A year earlier in the Mexico City Summer Olympics, U.S. sprinters Tommie Smith and John Carlos indelibly burned the marriage of sports to racial politics and protest when they raised their black-gloved fists on the medal stand.
Brigham Young University, owned and operated by the Mormon Church, was drawing increased ire from the African-American athletes at neighboring schools in the western United States. The church had a firm, long-standing policy policy that barred black men from its priesthood and leadership.
In November of 1968, at San Jose State in California, black football players boycotted a home game against BYU. In April of 1969, black athletes on the University of Texas at El Paso track team were kicked off the team when they refused to participate in a meet at BYU’s campus in Provo, Utah.
On the gridiron, Wyoming looked poised to have its greatest season ever in 1969, but their coach had no idea, and evidently no tolerance for the consciousness of his African-American players, and the responsibility they began to feel about making a difference against racist policies and injustice.
McGee’s most glaring experience with hostility took place a year earlier in Provo, on the football field while playing against BYU.
“I kept getting cheap-shotted by the BYU players and they insisted on calling me out of my name,” McGee said. “It happened to all of the Black players. It was dangerous, our physical well-being was at stake. Some of the older players told us what to expect when we played BYU, and they were right. I’d finally had enough and went to an official, trying to appeal to his sense of fair play. I tried lamenting to him what was transpiring. He told me to, ‘Shut up and play football.’ I took that to mean that as a Black man playing against BYU, anything goes.”
After the game, a sour taste was left in the Black players mouths as they walked off the field. It was exacerbated when the sprinklers immediately came on as they stepped off the grass, as they heard someone comment about the need to wash away the dirty filth that had just played there.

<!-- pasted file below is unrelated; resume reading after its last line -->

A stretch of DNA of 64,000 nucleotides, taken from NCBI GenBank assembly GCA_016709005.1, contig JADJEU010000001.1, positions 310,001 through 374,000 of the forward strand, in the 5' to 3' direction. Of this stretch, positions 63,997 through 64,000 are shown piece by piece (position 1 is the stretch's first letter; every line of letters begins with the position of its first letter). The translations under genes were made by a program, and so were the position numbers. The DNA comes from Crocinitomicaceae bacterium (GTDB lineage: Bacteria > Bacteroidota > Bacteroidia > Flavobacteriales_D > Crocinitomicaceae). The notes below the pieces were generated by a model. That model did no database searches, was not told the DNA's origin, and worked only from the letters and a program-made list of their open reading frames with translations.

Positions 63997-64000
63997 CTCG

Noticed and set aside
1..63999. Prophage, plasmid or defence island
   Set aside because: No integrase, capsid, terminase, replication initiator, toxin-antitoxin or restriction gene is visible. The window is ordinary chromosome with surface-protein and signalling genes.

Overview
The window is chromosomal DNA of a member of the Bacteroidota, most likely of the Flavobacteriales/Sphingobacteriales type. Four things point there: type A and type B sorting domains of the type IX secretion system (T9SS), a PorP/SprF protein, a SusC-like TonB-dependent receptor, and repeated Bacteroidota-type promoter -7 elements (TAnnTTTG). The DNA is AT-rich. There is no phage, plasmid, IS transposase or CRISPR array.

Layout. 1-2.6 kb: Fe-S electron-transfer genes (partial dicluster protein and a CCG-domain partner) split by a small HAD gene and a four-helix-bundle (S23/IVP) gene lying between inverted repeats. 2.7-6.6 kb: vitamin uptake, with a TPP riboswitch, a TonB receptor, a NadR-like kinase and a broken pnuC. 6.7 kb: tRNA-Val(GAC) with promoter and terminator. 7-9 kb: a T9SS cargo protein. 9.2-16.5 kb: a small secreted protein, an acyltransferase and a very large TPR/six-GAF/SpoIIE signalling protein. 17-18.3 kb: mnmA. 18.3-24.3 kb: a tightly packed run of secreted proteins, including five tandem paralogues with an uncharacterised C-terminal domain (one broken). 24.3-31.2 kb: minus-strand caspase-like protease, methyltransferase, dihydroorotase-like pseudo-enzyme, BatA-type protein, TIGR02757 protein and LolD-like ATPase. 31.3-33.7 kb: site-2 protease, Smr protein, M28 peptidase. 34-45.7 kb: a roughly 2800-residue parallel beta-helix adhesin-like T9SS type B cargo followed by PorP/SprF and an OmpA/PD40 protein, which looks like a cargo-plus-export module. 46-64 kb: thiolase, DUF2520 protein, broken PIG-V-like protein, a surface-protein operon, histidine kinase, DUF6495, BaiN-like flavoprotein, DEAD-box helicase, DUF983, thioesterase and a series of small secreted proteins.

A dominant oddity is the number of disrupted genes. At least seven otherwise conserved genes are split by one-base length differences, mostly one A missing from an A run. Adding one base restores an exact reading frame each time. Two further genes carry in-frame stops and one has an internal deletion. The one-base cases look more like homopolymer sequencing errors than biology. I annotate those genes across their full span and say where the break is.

“The Black Student Union at Wyoming was engaging in protests on campus during our 1969 season, but we weren’t involved,” said McGee. “They wanted us to get involved with their protest against the Mormon religion. They said they heard about how we were treated when we played against BYU, and we said that that would be the only consideration we would have. We were protesting how we had been treated on the field, because we knew that it wasn’t right. We wanted to do something to shed some light on what was transpiring.”
The players decided to unify around symbolic black armbands with the number 14 on them that they planned to wear during the BYU game. But when they went to inform Eaton of their thoughts, they were summarily dismissed from the team and vilified by many at the university, and around the country, as rabble-rousers.
This new CBS documentary, “The Black 14” sheds light on how everything went down, and the fallout that not only altered the life trajectories of those involved, but eventually the entire football program and university community.
If some of the players thought they’d get a sympathetic ear from their head coach, they were quickly proven wrong.
“Eaton said, ‘I’m gonna save you a lot of breath and time, as of this moment all of you are no longer members of the Wyoming football team,'” said McGee. “He didn’t ask for an explanation or to hear our side of the story. He and one of the players got into a verbal confrontation, so he told us to go over to the fieldhouse and sit in the stands and that he would come right over.”
Whomever held on to hopes that the coach had simply overreacted and was willing to listen to the young men he’d enthusiastically recruited were in for a rude awakening.